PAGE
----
The fishing sector is an economic powerhouse, a new Government report has confirmed.

It is the reason why so many communities exist and thrive.

Fishing and seafood are part of our national identity, contributing social as well as economic wellbeing, the report said.

It is the first time the national economic contribution of the seafood industry has been reported.

“Fishing and aquaculture sectors contribute to the economic stability of regional communities through providing a baseline of economic activity throughout the year where other industries operate seasonally, such as tourism,” it said.

But it was not our Government offering this welcome support.

It was the Australian Government in the form of Senator Jonathon Duniam, Assistant Minister for Forestry and Fisheries, in opening the Seafood Directions biennial conference in Melbourne last week.

He said fishing was so important to local communities that his home state of Tasmania was more accurately the Fish Isle, rather than its commonly known title of the Apple Isle.

If fishing declined, he said, the quality of life in the regions will decline as a result.

“We will not achieve the outcomes we have been striving for in employment, investment and healthy, fresh food.”

The Aussies, never shy in extolling their virtues, are keen to champion seafood’s cause.

The report, commissioned by the Fisheries Research and Development Corporation on behalf of the Australian Government and undertaken by the University of Tasmania’s Institute for Marine and Antarctic Studies, puts seafood’s economic contribution at $5.3 billion and direct and indirect employment at 41,200.

It notes other benefits such as “commercial fishing vessel skippers and marine farm operators provide assistance and rescues to recreational users of the sea, supporting maritime safety for all”.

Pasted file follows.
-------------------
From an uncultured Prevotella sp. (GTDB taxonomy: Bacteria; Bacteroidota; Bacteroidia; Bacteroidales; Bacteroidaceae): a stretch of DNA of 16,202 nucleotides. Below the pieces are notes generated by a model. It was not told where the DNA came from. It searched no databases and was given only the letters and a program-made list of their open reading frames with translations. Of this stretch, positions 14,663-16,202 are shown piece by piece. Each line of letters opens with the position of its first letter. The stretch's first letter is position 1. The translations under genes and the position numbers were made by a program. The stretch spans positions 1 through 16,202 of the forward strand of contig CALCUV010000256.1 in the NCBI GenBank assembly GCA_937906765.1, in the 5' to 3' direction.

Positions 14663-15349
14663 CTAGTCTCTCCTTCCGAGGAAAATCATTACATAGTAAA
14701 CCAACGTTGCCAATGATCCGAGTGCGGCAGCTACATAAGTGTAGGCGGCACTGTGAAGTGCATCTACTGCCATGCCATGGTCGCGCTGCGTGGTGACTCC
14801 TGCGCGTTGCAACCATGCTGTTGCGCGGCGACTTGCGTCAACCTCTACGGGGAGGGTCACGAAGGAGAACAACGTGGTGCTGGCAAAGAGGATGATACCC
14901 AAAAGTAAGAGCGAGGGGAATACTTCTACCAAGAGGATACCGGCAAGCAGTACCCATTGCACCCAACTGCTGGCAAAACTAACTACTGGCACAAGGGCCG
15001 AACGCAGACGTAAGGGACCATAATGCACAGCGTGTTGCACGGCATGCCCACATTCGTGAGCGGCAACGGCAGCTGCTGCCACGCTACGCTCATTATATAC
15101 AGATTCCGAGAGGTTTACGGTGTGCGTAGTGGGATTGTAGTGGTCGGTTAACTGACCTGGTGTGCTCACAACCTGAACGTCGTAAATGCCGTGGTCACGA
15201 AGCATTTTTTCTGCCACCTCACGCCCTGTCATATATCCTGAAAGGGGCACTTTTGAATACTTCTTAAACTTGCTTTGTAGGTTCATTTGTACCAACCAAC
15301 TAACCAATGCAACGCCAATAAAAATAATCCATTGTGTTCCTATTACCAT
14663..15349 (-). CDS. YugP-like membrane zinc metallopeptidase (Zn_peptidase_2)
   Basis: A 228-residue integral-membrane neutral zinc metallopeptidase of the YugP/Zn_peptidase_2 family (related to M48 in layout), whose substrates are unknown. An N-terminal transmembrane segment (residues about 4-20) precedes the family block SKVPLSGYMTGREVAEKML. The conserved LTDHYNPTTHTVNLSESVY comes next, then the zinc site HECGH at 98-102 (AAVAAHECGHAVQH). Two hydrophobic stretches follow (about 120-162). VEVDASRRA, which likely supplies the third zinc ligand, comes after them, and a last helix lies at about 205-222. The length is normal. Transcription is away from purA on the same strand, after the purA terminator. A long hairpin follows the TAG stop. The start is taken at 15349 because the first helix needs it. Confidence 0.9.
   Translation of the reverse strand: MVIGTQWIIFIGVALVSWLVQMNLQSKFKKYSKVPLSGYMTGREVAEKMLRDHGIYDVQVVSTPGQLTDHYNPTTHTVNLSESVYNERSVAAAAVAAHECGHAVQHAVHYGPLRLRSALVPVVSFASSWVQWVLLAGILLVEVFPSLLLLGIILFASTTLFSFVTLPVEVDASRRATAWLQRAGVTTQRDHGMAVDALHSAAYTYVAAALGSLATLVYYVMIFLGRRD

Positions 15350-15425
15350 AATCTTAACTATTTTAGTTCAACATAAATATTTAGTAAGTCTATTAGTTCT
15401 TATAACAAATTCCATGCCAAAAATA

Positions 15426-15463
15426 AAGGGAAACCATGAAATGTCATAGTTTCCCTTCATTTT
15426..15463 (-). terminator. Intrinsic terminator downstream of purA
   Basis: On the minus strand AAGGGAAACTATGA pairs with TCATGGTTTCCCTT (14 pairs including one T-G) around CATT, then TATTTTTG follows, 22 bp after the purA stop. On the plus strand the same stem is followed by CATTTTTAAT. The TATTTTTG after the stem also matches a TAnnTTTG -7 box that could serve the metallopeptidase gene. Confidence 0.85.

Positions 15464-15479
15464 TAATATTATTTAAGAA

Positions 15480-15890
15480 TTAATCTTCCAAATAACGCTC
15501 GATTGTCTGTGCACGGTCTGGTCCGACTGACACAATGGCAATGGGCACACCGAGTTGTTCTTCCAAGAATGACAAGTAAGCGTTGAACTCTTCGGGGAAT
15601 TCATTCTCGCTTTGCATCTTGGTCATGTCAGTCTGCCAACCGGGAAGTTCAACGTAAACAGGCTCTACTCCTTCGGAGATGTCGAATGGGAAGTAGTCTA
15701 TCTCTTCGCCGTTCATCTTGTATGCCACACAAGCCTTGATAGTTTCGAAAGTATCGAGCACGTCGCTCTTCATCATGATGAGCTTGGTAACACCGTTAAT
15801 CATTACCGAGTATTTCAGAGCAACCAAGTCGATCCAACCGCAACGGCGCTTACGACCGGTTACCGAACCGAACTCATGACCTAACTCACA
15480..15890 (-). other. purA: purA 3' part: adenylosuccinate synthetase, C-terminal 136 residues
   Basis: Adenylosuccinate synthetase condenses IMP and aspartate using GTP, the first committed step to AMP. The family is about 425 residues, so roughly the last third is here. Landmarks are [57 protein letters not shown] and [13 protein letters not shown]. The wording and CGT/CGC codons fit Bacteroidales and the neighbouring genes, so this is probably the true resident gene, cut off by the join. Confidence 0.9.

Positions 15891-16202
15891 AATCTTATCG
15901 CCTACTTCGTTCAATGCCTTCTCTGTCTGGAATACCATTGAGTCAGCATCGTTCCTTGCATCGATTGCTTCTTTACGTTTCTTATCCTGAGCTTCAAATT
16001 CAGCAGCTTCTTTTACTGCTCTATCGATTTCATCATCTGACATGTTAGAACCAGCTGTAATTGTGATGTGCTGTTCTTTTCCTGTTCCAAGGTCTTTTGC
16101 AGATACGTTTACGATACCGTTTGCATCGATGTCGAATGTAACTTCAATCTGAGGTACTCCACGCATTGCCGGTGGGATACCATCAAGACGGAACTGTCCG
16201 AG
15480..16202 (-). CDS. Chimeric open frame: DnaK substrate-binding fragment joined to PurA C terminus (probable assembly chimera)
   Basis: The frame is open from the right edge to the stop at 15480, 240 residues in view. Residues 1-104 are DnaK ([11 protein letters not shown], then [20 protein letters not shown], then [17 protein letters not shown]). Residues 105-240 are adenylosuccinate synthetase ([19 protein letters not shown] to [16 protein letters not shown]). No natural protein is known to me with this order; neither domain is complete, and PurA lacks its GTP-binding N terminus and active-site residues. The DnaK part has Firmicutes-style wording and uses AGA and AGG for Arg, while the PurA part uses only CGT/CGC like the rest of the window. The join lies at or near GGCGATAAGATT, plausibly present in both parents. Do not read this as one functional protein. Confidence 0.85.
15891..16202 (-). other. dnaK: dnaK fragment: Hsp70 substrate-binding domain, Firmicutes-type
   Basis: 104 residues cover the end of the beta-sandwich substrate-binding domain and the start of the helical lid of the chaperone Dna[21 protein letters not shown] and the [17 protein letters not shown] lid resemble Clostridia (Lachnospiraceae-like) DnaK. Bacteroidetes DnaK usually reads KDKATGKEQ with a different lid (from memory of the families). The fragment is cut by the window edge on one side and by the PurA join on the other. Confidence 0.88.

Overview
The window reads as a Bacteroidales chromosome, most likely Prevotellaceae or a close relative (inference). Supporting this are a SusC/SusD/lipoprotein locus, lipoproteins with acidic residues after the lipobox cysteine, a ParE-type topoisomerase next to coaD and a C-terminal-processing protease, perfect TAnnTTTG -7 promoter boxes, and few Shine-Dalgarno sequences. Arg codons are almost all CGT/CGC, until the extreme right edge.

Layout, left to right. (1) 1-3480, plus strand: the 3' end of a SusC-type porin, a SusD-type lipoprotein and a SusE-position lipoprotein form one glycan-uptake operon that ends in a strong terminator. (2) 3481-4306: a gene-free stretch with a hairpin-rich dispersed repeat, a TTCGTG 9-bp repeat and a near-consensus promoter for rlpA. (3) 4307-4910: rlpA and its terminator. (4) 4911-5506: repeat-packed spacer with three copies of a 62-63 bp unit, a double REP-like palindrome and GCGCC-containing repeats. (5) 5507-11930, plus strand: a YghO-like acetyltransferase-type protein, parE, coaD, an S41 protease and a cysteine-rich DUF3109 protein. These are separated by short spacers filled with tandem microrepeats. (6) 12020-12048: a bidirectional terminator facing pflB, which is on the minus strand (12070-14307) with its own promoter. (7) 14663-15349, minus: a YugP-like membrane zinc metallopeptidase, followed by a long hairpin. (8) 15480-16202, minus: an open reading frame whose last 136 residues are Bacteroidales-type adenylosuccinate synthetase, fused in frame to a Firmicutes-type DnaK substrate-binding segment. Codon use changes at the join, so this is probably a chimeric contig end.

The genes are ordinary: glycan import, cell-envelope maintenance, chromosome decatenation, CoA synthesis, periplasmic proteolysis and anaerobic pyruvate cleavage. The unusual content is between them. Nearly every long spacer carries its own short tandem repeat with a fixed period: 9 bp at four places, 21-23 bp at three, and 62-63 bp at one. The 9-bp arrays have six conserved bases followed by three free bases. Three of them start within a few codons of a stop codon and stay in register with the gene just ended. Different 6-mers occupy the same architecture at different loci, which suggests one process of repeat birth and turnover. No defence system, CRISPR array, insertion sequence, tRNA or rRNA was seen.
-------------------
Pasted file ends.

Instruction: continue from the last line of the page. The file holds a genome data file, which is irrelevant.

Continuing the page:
Duniam also praised the social licence campaign being run by Seafood Industry Australia, the industry’s peak body akin to Seafood NZ.

The Our Pledge campaign is modelled on this country’s Promise, which introduced a code of conduct and seeks to raise seafood industry trust and reputation amongst the general public.

Duniam said the Pledge was a great example of industry taking the lead, as it should, on an issue critical to its future.

‘We’ve seen in too many industries the crippling damage that the vocal minority can do. And the seafood sector is not immune.

We cannot be complacent.”

Australia’s pro-active positive approach is in contrast to New Zealand where the fishing sector, like farming, is beleaguered, under assault from urban elites who have no concept of food production.

An Australian fisheries leader commented at the Melbourne conference that every time he visited New Zealand he was surprised at the remoteness of officials and what he saw as a failure to get alongside the seafood industry.

That needs to change if the New Zealand seafood industry, celebrated far more overseas than it is at home, is to realise its full potential and help maintain an enviable standard of living.

We need champions.

One of the biggest cheerleaders for the seafood industry is re-elected Nelson Mayor Rachel Reese.

She features in the industry’s Our Promise television campaign this year on the importance of fishing to communities around the country.

And Reese was even more effusive in the lead interview in last Sunday’s edition of Graeme Sinclair’s Ocean Bounty series.

Nelson is Australasia’s biggest fishing port and its activities and all the related services are vital to its economy.

Reese is a keen recreational angler – catching plenty of snapper and blue cod – and recognises the Quota Management System is the key to a sustainable fishery that serves all sectors.

“We are people of the sea,” she says.